Is Japan facing a post-car society?

Could the country that gave us the NSX, Godzilla -- and the other Godzilla -- and The Fast & The Furious: Tokyo Drift be on the verge of giving up cars for good? With car buying down by close to 33-percent since 1990, Japan is claimed to be in the grips of kuruma banare, which, for Japanese carmakers, is the polar opposite of hakuna matata.
It's being labeled the "demotorization" process, and it involves large numbers of people in Japan's urban centers not buying cars. Surveys have revealed a variety of reasons, from the cost of purchase and ownership, to vehicles simply not being status symbols anymore, to cars being passé -- as in "so 20th century." The greatest worry is that young folks are simply not into cars, preferring cell phones and gadgets to Cubes and keis. Losing their audience before the love affair has even begun is no doubt causing JDM manufacturers to lose sleep.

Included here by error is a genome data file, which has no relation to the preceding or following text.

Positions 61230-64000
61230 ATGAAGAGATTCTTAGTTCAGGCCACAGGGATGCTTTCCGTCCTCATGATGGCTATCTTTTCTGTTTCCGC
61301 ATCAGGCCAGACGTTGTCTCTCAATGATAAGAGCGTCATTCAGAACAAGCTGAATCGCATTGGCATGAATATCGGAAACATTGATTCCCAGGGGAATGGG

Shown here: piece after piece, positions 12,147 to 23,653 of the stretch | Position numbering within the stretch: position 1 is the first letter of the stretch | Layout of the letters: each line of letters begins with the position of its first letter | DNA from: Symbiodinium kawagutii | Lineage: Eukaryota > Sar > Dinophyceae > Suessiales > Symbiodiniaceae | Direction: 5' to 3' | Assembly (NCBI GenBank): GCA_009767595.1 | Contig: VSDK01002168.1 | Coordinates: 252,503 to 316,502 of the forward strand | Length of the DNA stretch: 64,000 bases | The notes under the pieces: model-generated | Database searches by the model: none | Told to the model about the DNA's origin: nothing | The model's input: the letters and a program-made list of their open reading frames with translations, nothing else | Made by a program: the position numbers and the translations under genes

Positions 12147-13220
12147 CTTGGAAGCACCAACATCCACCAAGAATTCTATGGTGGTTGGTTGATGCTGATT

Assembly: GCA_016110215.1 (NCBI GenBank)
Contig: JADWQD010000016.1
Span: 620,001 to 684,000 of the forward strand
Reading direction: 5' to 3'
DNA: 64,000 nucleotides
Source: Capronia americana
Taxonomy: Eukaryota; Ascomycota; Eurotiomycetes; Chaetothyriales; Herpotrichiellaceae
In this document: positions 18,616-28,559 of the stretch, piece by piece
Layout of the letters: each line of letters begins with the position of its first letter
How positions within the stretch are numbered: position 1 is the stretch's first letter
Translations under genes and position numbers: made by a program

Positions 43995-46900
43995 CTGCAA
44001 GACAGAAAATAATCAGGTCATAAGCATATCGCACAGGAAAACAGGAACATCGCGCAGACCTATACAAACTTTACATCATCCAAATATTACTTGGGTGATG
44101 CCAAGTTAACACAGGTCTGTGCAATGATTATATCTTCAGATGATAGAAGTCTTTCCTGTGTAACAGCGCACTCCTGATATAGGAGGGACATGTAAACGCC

And the even worse news is that the trend is expected to continue, with another 1.2-percent drop in sales predicted this year. Japanese carmakers are fighting the perception that cars aren't cool or worth the price by expanding their marketing and sales efforts in an attempt to form emotional bonds in other ways. It is certain, however, that they aren't the only ones interested in the outcome: Japan's kuruma banare is expected to befall Europe as well. Thanks for the tip, catgirlshyla!

[Source: Newsweek, Photo: Shenghung Lin | CC 2.0]

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